Sunday, August 18, 2019

Once Upon a Time...In Hollywood (2019)

Once Upon a Time…In Hollywood (2019)

Written and Directed by: Quentin Tarantino 

Cast: Margot Robbie, Leonardo Di Caprio, Brad Pitt, Al Pacino, Michael Madsen, Emil Hirsch, Kurt Russell, Luke Perry 

The god of cinema decided to make another one so of course I had to go see it. Movie buffs like me live for days like this, when a legendary filmmaker releases his new masterpiece upon an unsuspecting universe. As you can see, with every Tarantino film there comes a certain expectation of greatness for me. It goes without saying that I am a full blown Tarantino fan since day one, when I first saw Pulp Fiction back in ‘94 and felt a bucket of cold ice being poured down my cinematic back. But time has passed and as Tarantino himself has said, directors do not make their best movies in their heyday. And Tarantino is close to what he calls his ‘heyday’.  But whatever, I don’t subscribe to that idea, I mean, Scorcese is still amazing and he's close to hitting 80 as I write this. It’s true, that directing a film is a “young person’s game” but Tarantino isn’t that old yet. He still has it in him to hammer out a few good ones. So, was this one of his “good ones”?

 Once Upon a Time… in Hollywood is as the title suggest, a huge love letter to Hollywood, filmmaking, actors and life in L.A. during the end of the 60’s. We follow Rick Dalton, an actor who’s afraid of being a has been and his stunt man Cliff Booth. Together they go from gig to gig hoping that it isn’t their last. Somehow, they end up getting entangled with Charles Manson and his gang of zelot followers. The rest is fun times in La La Land, Tarantino style. 

 I’ve noticed this thing Tarantino’s been doing with his films. He takes a moment in history and totally changes it as if saying “this is how I wish it had happened!”. Remember how he burned Hitler and all his cronies in Inglorious Bastards (2009)? Of course we all know that’s not how it happened, but that’s how Tarantino wished it had. Well, Tarantino does the same thing here with Sharon Tate’s murder at the hands of Charles Manson’s followers. It was a crime of pure hate and stupidity. Tate was pregnant and two weeks away from giving birth to her new child when these crazy Manson zombies killed her and her guests. Tarantino feels this was a great wrong, Tate was a beloved actress, she was loved for her looks and her talent and was a star on the rise. Tarantino decides to tell us the events that occurred that night, but in a completely different way, using Poetic Justice as his weapon.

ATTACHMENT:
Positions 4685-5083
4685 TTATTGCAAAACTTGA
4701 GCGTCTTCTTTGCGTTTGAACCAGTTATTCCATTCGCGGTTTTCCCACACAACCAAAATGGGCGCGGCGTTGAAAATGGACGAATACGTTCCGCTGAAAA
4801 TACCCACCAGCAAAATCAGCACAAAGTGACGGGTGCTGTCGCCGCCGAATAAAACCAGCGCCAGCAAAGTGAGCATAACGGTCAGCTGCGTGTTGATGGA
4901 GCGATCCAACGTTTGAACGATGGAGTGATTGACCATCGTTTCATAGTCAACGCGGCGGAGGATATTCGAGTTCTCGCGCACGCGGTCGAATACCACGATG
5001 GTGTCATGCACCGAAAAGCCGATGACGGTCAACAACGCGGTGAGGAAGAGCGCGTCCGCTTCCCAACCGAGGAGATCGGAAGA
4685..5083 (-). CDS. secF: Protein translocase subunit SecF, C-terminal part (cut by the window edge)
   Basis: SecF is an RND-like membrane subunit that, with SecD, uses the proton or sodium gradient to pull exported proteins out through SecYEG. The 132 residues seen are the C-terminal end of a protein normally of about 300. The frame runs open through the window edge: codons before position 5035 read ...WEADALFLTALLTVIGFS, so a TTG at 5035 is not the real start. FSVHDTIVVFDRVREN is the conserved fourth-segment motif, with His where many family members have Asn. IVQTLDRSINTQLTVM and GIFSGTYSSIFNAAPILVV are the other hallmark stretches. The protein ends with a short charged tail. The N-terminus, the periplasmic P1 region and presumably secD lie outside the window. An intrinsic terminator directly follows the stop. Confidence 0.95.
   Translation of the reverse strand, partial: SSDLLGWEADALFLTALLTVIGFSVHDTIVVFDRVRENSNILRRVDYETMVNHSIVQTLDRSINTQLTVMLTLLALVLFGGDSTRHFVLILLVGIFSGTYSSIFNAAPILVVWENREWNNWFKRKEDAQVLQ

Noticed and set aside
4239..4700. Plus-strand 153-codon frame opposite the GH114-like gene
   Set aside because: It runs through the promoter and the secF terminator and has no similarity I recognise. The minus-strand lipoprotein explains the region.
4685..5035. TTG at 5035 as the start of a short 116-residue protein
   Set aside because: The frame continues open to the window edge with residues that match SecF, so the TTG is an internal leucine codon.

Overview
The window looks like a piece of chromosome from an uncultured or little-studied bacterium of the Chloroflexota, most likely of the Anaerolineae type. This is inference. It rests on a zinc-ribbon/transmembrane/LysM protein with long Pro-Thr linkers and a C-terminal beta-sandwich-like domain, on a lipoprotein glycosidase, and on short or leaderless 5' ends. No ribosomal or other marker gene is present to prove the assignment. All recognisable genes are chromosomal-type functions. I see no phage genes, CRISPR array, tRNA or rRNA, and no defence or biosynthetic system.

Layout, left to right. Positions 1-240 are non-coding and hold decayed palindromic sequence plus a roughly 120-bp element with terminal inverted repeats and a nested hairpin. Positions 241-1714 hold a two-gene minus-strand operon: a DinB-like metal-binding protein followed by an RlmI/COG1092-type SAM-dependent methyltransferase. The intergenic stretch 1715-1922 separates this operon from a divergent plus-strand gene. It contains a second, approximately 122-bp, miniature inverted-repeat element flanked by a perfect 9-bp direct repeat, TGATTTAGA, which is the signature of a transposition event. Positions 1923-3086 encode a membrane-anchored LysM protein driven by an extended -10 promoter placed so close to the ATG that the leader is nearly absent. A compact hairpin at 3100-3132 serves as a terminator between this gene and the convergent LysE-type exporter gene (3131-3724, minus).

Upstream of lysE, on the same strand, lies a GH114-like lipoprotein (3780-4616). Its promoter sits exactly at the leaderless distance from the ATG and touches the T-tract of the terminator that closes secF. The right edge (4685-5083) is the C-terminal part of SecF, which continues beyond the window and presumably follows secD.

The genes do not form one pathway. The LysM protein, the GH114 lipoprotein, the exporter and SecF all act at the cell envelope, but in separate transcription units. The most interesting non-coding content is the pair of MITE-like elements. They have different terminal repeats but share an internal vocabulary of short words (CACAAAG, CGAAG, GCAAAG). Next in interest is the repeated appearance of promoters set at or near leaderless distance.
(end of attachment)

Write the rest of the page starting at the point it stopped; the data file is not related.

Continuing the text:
Along the way, the film muses on the hardships of being an actor and trying to survive in Hollywood. What’s it like to have that pressure of delivering a great performance? What is the actors duty on a film or a television show? Tarantino also takes us on a stroll down Los Angeles 1969, with all the cinema marquees and automobiles from that era that you’d expect. I thought it was awesome how he brought that era to life, no digital effects to be seen I might add. A lot of scenes in the film are of characters just driving around L.A. streets so we can absorb the era. Granted, this film isn’t as profound as Inglorious Basterds (2009), there’s a decidedly lighter tone to the film, like a fun breezy vibe, a feeling enhanced by Brad Pitt’s character Cliff Booth, always smiling, his character serves as a counter part to the darkness of one of the films themes, Sharon Tate’s murder at the hands of the Manson Family.

 Tarantino, Di Caprio and Pitt get together once again and I have to say the results are fantastic. Di Caprio delivers another amazing performance to his repertoire. I’ve always thought that Di Caprio is one of the best actors of his generation from day one when he blew me away in What’s Eating Gilbert Grape? (1993) and to be honest he continues to do so to this day. Love his performance on Once Upon a Time…In Hollywood. A flawed, imperfect character struggling with his craft, worried about becoming useless in life. Brad Pitt turns in another loopy sort of happy go lucky stoner type, where nothing fades him, always the cool dude. His character reminded me of that stoner guy he played in True Romance (1993), it felt as if that character had grown up and become a stunt man in Hollywood. There are lots of cameos sprinkled all through out the film, we get Al Pacino playing a film producer and Kurt Russell as a stunt coordinator, in a way, it felt like he was perhaps playing the same character he played in Tarantino’s Death Proof (2007)? We also get a lot of Tarantino regulars like Zoe Bell, Bruce Dern and Michael Madsen, sorry, no Samuel Jackson this time around. 

 This is Tarantino’s 9thfilm and there’s been a lot of talk about Tarantino saying that his next one, his tenth film, will be his last. Quite honestly I think they will milk that angle to death for his next film and make a profit out of it being “Tarantino’s 10thand final film”, but I can almost guarantee that wont be the case. Tarantino’s love for cinema is too strong, a fact that’s evident by what we see in Once Upon a Time…In Hollywood. Tarantino has still got it and I don’t think it’s going anywhere, not even after he makes his 10thfilm. But that’s just me and I could be horribly wrong so don’t quote me on that. As for Once Upon a Time…in Hollywood, it’s a fun ride down the trippy 60’s. It’s a fun time at the movies that explores a dark chapter in Hollywood history while also exploring in a very entertaining way what it means to produce, act and direct films. A film buffs dream this movie is. 

Rating: 5 out of 5.  


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